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Re: The Case for Erin Finn as CO-HSR-holder

Postby odelltrclan » Sun Mar 17, 2013 10:03 am

Appreciate your enthusiasm but lets get back to reality. She lost. Someone else beat her and rightfully holds the record. Sick or not, if you show up to the starting line and compete you must abide by the results.

Wanting someone to have the record because you like them just doesn't work. Or are you suggesting they get rid of all awards, medals, etc. and go to participation ribbons so they can all feel good about themselves? :D
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Re: The Case for Erin Finn as CO-HSR-holder

Postby kuha » Sun Mar 17, 2013 10:06 am

odelltrclan wrote:Wanting someone to have the record because you like them just doesn't work.


Let's re-write the history of the Olympics on this principle. That could easily produce a 4000-post thread.
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Re: The Case for Erin Finn as CO-HSR-holder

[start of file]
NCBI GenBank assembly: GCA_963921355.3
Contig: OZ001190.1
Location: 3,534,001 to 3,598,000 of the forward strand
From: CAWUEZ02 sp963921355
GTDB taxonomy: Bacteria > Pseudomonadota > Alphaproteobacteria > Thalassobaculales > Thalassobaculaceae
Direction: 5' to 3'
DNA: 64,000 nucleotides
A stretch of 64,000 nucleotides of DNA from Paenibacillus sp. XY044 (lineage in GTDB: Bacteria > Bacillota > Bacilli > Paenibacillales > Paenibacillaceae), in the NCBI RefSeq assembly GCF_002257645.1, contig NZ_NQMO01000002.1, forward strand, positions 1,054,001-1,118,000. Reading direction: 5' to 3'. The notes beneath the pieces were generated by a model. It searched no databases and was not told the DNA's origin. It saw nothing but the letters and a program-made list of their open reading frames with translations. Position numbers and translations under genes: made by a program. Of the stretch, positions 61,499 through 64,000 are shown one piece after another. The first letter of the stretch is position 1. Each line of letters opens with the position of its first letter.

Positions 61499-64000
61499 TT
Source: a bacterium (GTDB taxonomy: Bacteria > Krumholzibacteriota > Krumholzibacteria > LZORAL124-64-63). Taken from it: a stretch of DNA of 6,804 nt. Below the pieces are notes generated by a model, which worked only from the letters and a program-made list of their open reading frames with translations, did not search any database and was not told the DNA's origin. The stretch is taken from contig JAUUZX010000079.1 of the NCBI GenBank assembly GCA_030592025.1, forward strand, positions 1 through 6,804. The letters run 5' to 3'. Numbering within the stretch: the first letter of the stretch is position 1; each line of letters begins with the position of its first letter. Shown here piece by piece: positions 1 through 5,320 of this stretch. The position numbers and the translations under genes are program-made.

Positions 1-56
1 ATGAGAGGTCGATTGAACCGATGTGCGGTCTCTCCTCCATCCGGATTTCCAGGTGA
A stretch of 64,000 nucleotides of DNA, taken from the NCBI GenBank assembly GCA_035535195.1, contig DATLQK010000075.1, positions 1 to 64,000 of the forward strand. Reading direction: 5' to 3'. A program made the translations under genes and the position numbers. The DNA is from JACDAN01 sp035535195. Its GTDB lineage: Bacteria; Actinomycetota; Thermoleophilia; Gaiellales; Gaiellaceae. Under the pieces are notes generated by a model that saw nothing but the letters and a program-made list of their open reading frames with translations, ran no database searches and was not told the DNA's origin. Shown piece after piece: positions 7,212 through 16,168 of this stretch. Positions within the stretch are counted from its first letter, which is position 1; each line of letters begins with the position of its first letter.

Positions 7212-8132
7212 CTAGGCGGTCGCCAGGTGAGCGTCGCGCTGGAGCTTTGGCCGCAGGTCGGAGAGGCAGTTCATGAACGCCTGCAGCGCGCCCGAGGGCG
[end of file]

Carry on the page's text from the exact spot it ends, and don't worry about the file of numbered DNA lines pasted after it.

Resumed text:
Postby aaronk » Sun Mar 17, 2013 10:17 am

kuha wrote:
odelltrclan wrote:Wanting someone to have the record because you like them just doesn't work.


Let's re-write the history of the Olympics on this principle. That could easily produce a 4000-post thread.


GREAT idea!!

Let's begin with the 1968 men's 1500 final!

At sea level, Ryun would've cleaned Keino's clock.....and probably gotten the WR!! :P

Wake up, Aaron!
Okay, mommy, I was having a nightmare! :D
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Re: The Case for Erin Finn as CO-HSR-holder

Postby Marlow » Sun Mar 17, 2013 10:31 am

aaronk wrote:At sea level, Ryun would've cleaned Keino's clock

I'm as big of a JR fan as the next red-blooded Murkan, but on that day, from Death Valley to the Himalayas, from the Sahara Desert to Antarctica, Keino had Ryun's number. Dass a fack, Jack!
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Re: The Case for Erin Finn as CO-HSR-holder

Postby dj » Sun Mar 17, 2013 10:46 am

tandfman wrote:
aaronk wrote:I know the rules.

I'm not so sure.

aaronk wrote:if this were 1965, their times would be the SAME, both being rounded off to 16:18.0.

No, if this were 1965, both times would have been rounded up to 16:18.1.